Sunday, December 30, 2007

A Lifesaving Checklist?

According to the Government
This Is Unethical and Illegal

Atul Gawande is a doctor who has written extensively on the business of doctoring. He has written articles for the New Yorker, books on doctoring, and had an Op-Ed in the NYT today. Before Christmas Mrs. Bonzo was bugging Mr. B. over a recent article of Dr. Gawande's that appeared in the New Yorker on the subject of using a checklist in intensive care units and what a great positive effect it had on the practice of medicine. Mrs. B. volunteers in a clinic and believes very strongly that use of such a checklist would be of great benefit.

Now Mr. B. is lazy and also thinks that Dr. Gawande has a huge stick and big clout in the medical profession. If a matter came to his attention and he wrote about it, people would sit up and take notice. After all, he is a certified genius.

But no such luck. Today's NYT piece is on the same subject and things are apparently not going so well.

A Lifesaving Checklist


In Bethesda, Md., in a squat building off a suburban parkway, sits a small federal agency called the Office for Human Research Protections. Its aim is to protect people. But lately you have to wonder. Consider this recent case.

A year ago, researchers at Johns Hopkins University published the results of a program that instituted in nearly every intensive care unit in Michigan a simple five-step checklist designed to prevent certain hospital infections. It reminds doctors to make sure, for example, that before putting large intravenous lines into patients, they actually wash their hands and don a sterile gown and gloves.

The results were stunning. Within three months, the rate of bloodstream infections from these I.V. lines fell by two-thirds. The average I.C.U. cut its infection rate from 4 percent to zero. Over 18 months, the program saved more than 1,500 lives and nearly $200 million.

Yet this past month, the Office for Human Research Protections shut the program down. The agency issued notice to the researchers and the Michigan Health and Hospital Association that, by introducing a checklist and tracking the results without written, informed consent from each patient and health-care provider, they had violated scientific ethics regulations. Johns Hopkins had to halt not only the program in Michigan but also its plans to extend it to hospitals in New Jersey and Rhode Island.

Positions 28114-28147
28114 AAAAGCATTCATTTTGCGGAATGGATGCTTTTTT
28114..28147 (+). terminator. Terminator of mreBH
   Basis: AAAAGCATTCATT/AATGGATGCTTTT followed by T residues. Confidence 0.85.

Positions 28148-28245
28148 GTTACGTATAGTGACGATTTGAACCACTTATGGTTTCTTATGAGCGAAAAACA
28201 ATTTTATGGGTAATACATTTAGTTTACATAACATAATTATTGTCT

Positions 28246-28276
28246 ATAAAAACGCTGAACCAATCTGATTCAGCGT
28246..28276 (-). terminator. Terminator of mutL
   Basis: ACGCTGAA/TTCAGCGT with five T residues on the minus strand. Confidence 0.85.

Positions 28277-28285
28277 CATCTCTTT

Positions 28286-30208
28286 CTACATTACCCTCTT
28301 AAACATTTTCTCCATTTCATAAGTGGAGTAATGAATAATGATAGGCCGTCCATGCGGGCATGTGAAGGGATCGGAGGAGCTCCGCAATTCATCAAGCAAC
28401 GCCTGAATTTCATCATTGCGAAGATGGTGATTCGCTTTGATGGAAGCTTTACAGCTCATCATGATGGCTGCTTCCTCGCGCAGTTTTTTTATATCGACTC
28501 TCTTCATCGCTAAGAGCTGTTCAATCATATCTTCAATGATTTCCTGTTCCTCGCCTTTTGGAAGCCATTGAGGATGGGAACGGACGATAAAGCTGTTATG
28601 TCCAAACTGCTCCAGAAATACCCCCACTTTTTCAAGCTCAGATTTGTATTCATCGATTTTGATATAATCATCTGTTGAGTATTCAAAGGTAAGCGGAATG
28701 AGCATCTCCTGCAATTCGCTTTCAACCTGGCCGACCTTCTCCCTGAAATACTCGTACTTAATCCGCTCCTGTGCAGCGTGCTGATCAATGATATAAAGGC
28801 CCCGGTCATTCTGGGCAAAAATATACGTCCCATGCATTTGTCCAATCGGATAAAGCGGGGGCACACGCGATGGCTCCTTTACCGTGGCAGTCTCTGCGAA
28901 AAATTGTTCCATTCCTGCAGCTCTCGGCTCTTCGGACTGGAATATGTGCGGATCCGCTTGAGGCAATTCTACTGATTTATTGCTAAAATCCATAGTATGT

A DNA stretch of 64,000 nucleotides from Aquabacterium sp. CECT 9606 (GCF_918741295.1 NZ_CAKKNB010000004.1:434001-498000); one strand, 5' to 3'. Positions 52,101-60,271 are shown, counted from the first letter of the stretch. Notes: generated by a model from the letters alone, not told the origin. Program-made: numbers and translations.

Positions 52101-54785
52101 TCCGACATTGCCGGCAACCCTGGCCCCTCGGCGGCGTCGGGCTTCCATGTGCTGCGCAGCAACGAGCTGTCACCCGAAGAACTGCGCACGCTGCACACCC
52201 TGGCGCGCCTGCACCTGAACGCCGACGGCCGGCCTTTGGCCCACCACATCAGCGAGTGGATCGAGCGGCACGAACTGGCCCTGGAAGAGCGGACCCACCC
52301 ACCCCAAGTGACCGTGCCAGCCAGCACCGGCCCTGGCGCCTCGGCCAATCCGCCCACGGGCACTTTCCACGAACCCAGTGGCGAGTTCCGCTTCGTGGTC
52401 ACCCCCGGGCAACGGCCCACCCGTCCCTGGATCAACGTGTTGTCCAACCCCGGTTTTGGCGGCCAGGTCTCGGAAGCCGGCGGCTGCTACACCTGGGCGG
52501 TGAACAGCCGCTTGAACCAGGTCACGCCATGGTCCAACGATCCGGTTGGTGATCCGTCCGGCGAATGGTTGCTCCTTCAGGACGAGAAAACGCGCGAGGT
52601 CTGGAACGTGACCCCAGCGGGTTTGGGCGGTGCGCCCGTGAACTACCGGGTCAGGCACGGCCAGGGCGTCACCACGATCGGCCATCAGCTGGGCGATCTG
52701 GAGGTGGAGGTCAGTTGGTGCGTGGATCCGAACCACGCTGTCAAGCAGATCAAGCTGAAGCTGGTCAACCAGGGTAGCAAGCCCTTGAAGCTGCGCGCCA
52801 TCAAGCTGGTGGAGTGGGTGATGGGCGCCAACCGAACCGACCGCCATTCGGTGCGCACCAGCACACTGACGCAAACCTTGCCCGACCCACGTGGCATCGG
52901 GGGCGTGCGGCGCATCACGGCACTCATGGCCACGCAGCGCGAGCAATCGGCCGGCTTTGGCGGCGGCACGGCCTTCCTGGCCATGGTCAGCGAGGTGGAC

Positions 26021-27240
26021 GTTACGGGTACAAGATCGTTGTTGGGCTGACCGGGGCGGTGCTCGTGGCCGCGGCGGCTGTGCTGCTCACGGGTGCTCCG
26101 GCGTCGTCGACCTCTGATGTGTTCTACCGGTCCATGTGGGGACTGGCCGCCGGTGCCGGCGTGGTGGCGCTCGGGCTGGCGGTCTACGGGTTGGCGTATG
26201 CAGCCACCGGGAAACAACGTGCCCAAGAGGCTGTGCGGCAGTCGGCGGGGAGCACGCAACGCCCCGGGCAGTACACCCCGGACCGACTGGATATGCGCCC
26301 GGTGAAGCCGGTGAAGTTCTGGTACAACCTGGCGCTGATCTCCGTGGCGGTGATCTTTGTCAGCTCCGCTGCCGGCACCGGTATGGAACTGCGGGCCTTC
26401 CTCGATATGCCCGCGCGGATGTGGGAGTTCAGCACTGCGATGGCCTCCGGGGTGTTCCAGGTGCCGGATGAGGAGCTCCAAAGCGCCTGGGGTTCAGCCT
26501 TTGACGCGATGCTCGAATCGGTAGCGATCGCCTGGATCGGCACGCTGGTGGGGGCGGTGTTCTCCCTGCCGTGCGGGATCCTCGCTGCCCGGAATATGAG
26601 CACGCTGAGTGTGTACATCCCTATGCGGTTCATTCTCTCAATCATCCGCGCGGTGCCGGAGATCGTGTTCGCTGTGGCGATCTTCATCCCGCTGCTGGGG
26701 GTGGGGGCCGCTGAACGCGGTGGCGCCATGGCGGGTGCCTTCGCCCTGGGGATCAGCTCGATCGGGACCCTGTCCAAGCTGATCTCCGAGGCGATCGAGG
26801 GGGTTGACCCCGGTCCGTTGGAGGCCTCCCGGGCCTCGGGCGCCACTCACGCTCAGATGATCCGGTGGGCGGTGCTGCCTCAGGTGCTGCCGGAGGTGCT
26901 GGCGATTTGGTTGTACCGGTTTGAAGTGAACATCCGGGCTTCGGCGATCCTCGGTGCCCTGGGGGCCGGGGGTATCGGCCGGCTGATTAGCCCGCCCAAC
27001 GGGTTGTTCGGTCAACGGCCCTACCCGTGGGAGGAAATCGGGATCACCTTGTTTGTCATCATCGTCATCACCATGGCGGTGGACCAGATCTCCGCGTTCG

The government’s decision was bizarre and dangerous. But there was a certain blinkered logic to it, which went like this: A checklist is an alteration in medical care no less than an experimental drug is. Studying an experimental drug in people without federal monitoring and explicit written permission from each patient is unethical and illegal. Therefore it is no less unethical and illegal to do the same with a checklist. Indeed, a checklist may require even more stringent oversight, the administration ruled, because the data gathered in testing it could put not only the patients but also the doctors at risk — by exposing how poorly some of them follow basic infection-prevention procedures.

The need for safeguards in medical experimentation has been evident since before the Nazi physician trials at Nuremberg. Testing a checklist for infection prevention, however, is not the same as testing an experimental drug — and neither are like-minded efforts now under way to reduce pneumonia in hospitals, improve the consistency of stroke and heart attack treatment and increase flu vaccination rates. Such organizational research work, new to medicine, aims to cement minimum standards and ensure they are followed, not to discover new therapies. This work is different from drug testing not merely because it poses lower risks, but because a failure to carry it out poses a vastly greater risk to people’s lives.

Excellent clinical care is no longer possible without doctors and nurses routinely using checklists and other organizational strategies and studying their results. There need to be as few barriers to such efforts as possible. Instead, the endeavor itself is treated as the danger.

Scientific research regulations had previously exempted efforts to improve medical quality and public health — because they hadn’t been scientific. Now that the work is becoming more systematic (and effective), the authorities have stepped in. And they’re in danger of putting ethics bureaucracy in the way of actual ethical medical care. The agency should allow this research to continue unencumbered. If it won’t, then Congress will have to.

Mr. B. knows many good docs at work and they are very busy and stressed people. They need all the help they can get. Thank you for calling this to the attention of people, Dr. Gawande.

1 comment:

Mrs. Bonzo said...

Thank you, dear.

Mrs. B